Fletcher Allen, a Vermont university hospital and medical center, serves all of
Vermont and the northern New York region. Located in Burlington, Fletcher Allen is a regional, academic healthcare center and teaching hospital in alliance with the University of Vermont.
Information on Pancreas Functions and Transplant
What is a pancreas?
The pancreas is a slender organ approximately six to nine inches long. It is located above your intestines and behind your stomach in the middle of your abdomen. The major functions of the pancreas are the production of hormones such as insulin and digestive juices called enzymes.
Enzymes are made in the pancreas and travel through a small tube directly into the intestine to help digest food and break it down into molecules such as glucose. Glucose is your body's main source of energy. It is used by all of your cells.
After food is broken down into glucose, it passes through the wall of the intestines into your bloodstream. Rising levels of blood sugar are sensed by special cells in the pancreas called islet cells. These cells then produce the hormone insulin. The insulin travels through your bloodstream and attaches itself to insulin receptors, which are special sites on the outside of cells. Insulin is what allows glucose to enter all body cells.
What is diabetes?
You may develop diabetes if your pancreas does not produce or your body does not use insulin appropriately. There are two types of diabetes:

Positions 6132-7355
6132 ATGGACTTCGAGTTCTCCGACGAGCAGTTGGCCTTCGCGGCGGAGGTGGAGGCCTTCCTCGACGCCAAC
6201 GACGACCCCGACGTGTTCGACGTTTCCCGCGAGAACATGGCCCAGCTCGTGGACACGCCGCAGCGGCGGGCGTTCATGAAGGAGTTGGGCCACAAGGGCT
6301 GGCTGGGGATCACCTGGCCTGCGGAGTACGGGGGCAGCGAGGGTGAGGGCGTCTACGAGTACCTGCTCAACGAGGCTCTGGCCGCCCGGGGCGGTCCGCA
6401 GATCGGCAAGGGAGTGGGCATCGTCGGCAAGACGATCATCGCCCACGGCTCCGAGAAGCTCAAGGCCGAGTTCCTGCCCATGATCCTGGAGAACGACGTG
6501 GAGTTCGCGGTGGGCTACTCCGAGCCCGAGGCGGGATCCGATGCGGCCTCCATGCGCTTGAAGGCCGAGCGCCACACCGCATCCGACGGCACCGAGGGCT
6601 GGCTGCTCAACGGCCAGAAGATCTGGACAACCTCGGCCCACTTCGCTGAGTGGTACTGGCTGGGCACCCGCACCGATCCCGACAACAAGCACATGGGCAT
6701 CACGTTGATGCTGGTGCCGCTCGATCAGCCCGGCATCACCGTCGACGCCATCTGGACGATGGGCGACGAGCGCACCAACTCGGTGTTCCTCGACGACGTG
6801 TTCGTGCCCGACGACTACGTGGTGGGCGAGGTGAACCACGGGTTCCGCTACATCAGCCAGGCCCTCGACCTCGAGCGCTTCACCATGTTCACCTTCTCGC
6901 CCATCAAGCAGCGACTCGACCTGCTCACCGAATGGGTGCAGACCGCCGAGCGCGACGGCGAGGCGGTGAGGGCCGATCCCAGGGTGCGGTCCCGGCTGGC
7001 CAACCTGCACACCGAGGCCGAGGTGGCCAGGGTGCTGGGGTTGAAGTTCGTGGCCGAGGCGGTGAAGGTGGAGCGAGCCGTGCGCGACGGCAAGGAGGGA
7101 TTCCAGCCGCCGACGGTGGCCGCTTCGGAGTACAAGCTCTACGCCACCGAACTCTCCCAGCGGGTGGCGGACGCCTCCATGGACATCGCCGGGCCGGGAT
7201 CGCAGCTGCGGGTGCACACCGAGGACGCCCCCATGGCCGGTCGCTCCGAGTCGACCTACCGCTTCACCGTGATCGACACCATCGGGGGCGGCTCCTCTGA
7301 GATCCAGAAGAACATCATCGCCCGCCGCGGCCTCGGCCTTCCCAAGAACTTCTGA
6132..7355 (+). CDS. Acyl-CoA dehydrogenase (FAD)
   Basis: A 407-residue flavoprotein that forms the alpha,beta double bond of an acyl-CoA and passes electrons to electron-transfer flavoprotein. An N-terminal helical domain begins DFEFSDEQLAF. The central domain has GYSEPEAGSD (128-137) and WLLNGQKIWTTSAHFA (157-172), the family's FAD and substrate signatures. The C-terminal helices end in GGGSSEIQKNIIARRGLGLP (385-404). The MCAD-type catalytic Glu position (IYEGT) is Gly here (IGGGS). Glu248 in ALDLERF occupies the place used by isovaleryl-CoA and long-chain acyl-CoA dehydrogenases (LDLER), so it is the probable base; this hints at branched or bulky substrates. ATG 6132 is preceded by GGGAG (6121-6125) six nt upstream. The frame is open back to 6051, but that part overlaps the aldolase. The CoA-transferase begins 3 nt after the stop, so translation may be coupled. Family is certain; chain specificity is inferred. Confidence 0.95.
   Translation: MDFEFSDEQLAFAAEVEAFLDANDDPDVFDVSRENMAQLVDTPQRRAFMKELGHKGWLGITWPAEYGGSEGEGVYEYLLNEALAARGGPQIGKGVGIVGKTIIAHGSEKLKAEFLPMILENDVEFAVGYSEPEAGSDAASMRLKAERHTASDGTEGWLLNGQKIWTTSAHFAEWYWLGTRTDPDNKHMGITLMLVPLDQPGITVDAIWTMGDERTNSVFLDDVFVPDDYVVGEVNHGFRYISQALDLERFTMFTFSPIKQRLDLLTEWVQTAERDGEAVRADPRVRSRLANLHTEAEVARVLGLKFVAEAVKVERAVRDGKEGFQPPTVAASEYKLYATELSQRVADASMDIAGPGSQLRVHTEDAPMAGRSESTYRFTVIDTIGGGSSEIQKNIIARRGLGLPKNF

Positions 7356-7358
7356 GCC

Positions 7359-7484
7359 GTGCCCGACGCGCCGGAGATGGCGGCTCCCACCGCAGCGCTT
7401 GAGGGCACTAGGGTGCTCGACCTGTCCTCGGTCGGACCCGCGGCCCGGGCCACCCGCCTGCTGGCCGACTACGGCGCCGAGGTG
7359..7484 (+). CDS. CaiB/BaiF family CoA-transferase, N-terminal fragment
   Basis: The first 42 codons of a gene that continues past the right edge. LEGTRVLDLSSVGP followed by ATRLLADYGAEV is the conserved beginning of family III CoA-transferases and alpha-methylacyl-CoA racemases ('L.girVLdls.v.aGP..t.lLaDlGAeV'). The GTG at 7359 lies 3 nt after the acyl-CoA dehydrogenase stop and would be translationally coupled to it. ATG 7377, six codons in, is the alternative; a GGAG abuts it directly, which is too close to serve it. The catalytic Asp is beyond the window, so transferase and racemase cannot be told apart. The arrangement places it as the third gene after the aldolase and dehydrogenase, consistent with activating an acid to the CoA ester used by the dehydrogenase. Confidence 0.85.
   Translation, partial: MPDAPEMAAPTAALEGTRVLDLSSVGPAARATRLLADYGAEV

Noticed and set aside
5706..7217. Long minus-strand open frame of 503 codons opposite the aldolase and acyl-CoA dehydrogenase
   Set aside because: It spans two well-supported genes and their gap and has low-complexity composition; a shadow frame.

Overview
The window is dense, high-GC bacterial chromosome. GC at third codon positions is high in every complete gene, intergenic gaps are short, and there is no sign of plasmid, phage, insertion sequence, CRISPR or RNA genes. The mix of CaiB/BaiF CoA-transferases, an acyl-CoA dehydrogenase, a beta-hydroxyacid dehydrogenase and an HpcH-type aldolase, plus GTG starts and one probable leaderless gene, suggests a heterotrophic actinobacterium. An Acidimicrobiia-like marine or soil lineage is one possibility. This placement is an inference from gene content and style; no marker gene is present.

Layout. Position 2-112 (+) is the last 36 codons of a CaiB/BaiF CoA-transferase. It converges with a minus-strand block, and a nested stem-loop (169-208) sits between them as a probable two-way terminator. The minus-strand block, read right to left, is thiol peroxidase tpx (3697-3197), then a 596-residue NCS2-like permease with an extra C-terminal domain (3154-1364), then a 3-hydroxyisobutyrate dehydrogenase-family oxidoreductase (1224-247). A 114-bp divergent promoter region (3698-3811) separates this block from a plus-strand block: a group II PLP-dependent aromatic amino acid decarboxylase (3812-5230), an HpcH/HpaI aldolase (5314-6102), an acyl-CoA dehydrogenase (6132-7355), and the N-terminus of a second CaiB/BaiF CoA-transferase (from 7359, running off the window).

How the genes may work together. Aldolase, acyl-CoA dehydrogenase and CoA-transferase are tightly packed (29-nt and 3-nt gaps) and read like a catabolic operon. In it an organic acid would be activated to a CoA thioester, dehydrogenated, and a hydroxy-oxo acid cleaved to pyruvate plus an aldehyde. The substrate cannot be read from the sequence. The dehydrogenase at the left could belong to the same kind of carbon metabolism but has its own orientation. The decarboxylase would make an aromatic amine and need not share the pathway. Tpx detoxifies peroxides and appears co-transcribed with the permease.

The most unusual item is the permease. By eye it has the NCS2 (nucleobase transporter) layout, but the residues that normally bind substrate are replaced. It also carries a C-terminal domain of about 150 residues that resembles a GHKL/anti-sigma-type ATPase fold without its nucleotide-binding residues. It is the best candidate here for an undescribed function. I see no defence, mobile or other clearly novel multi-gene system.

- Type I Diabetes – when the pancreas does not produce insulin
- Type II Diabetes – when the pancreas makes insulin but your body cannot use it properly
Healthy islet cells (insulin producing cells of the pancreas) respond to the body's blood sugar level from moment to moment, releasing the right amount of insulin and preventing complications caused by blood sugar imbalance. Diabetic individuals do not have healthy islet cells in their pancreas, so insulin injections are taken at specific times during the day in an attempt to control blood sugar levels. Unfortunately, due to many variables, many diabetic individuals experience erratic blood sugar levels (many "highs and lows"). Both types of diabetes result in the body not being able to use glucose properly. Glucose is needed by cells to produce energy. People with Type I or Type II diabetes require medical treatment to control blood glucose levels. Insulin injections, dietary restrictions, and visits to doctors allow many people with diabetes to live normal or near normal lives.
Even when diabetics control their blood glucose levels, many experience related health problems. Fifty percent of people who have diabetes develop problems such as kidney disease, heart disease, eye and nerve damage, and disease of the blood vessels of the arms and feet.
What is a pancreas transplant?
Although insulin therapy is life saving for diabetic patients, a number of individuals on long-term insulin therapy will eventually develop additional health problems. Given the complications of diabetes, a pancreas transplant is an option to consider seriously. The complications of diabetes generally result from erratic blood sugars. While some individuals can control their diabetes reasonably well with insulin, others cannot. Only a functioning pancreas with healthy islet cells can effectively control blood sugars and prevent complications.
Who is eligible for pancreas transplant?
Candidates for pancreas transplantation are Type I Diabetics who take injected insulin to control their blood sugar levels. They may experience episodes of hypoglycemic unawareness. Diabetics who have kidney failure or are about to require dialysis should consider a combined kidney and pancreas transplant. Diabetic individuals who currently have excellent control of their disease with insulin therapy, and who do not yet have any complications from diabetes, are not considered appropriate candidates for pancreas transplantation at this time.
Your transplant will involve lifetime treatment.